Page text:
I have always harbored a fantasy of being a very popular blogger. I suppose it’s the same kind of fantasy that keep people buying lottery tickets. Except that there is a path to that popularity. It involves writing about banal topics and sharing banal photos, and being a personality in social media. It’s a huge amount of work that I don’t have time for. And I’d feel like I sold my soul.

      Like

  2. Jim, I thought you were moving away from Facebook? I can see the benefits of having a page for a blog, and then keeping your own personal profile more private and for family and friends you actually know with in the offline world and want to stay connected with.

    Over here in the UK Facebook seem to have launched a pretty intensive TV and billboard ad campaign to convince us they want to “get back to what made Facebook good in the first place” and don’t promote fake ads, personal data misuse etc. Or, as one site described it, “Facebook have made an ad about how bad Facebook has become”!

    Personally I think too many people have already lost faith to turn it around now. I’ll be sticking to following you via email!

    Like

    • My personal use of Facebook has dropped by probably 80% since removing it from my phone. I still check in a couple times a day as there are people I’d never be in touch with otherwise.

      I can’t ignore that a small but steady portion, probably 20%, of my pageviews come from Facebook, and most of those via my posts being shared there the day they go live. I know a handful of people for whom Facebook is the only way they see my blog. So I created the page. With my nostrils pinched shut.

      Like

      • It will be interesting to see how many people resubscribe via the new Facebook page. If only a small proportion do, it will of course impact the total views you get from Facebook so might make it even less useful in the future. Will also be interesting to see if/how commenting changes on Facebook. I have no idea if people click through to your main blog and comment or you can comment direct in Facebook too, and how that breaks down for you currently.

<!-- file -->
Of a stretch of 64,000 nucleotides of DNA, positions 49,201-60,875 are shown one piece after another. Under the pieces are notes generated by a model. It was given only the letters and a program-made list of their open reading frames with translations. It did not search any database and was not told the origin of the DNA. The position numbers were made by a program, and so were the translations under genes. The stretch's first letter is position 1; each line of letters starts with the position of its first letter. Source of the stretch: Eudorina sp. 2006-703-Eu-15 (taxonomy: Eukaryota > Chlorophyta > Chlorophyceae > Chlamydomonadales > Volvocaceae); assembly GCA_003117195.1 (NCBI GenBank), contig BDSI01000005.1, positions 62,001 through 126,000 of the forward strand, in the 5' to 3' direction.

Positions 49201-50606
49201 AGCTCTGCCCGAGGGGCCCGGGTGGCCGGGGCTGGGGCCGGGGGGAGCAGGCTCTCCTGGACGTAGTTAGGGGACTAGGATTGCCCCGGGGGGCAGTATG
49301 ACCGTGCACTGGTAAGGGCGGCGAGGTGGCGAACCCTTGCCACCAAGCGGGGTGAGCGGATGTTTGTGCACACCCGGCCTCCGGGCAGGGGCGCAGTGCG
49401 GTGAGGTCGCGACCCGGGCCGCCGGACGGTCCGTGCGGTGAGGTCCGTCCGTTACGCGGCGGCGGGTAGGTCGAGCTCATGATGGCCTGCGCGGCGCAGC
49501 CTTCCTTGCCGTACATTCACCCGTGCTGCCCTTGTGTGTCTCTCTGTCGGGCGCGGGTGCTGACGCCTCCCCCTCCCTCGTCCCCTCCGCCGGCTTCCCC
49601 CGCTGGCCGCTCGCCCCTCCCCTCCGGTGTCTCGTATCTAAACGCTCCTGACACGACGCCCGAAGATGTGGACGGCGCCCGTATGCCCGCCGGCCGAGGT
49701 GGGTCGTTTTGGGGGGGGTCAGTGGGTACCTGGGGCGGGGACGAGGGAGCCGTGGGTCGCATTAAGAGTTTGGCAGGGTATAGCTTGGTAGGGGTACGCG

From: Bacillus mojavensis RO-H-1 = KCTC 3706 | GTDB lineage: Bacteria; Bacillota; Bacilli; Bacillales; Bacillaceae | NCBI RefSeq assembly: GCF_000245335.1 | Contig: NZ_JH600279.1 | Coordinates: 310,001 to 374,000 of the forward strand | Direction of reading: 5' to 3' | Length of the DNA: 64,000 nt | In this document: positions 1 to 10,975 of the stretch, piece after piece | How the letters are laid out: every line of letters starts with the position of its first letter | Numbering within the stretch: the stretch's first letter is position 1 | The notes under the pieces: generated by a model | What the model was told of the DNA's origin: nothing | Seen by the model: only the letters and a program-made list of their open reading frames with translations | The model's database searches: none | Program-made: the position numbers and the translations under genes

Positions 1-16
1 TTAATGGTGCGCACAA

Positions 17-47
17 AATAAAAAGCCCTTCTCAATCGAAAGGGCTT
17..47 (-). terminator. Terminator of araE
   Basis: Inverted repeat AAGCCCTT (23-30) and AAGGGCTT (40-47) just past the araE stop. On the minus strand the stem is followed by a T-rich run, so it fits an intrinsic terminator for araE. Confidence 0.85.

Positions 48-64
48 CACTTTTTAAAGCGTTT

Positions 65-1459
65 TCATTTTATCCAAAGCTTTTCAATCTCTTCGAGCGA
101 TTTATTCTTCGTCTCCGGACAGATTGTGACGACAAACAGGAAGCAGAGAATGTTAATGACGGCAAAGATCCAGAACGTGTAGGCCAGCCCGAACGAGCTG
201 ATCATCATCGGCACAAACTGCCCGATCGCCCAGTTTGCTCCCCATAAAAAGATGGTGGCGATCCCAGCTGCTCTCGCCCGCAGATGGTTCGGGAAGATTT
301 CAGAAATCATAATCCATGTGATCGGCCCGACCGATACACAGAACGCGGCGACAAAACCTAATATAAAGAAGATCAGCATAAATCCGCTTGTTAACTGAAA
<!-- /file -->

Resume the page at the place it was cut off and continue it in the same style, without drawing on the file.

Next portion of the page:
Like

        • It’s uneven. Some people who read my blog via Facebook comment only there.

          I think that the likely outcome is that my volume of new-post pageviews will drop off now. Two reasons: people who didn’t really deliberately follow my blog but were my Facebook friends will not casually interact with my posts, and Facebook Page posts get buried unless the Page owner is willing to pay to boost them. I’m not.

          If this goes badly enough I’ll close the Page down and instruct everyone to just sign up for my blog via email.

          Like

        • My hunch is it’ll go that last way. Over the years with different blogs and communities and stuff I’ve done, when I’ve done a reboot of some kind you find the true faithful readers who stick around. I’d always rather have those than dozens/hundreds who subscribed years ago but never read anything anymore.

          Liked by 1 person

        • Well, at the moment, over the last year Facebook ranked third in number of pageviews generated by outside platforms. First was search, and second was the WordPress Reader. Facebook sent me 6,000 pageviews in the last year!

          Like

Share your comment

Fill in your details below or click an icon to log in:

WordPress.com Logo

You are commenting using your WordPress.com account. Log Out /  Change )

Google+ photo

You are commenting using your Google+ account. Log Out /  Change )

Twitter picture

You are commenting using your Twitter account. Log Out /  Change )

Facebook photo

You are commenting using your Facebook account. Log Out /  Change )

w

Connecting to %s

This site uses Akismet to reduce spam. Learn how your comment data is processed.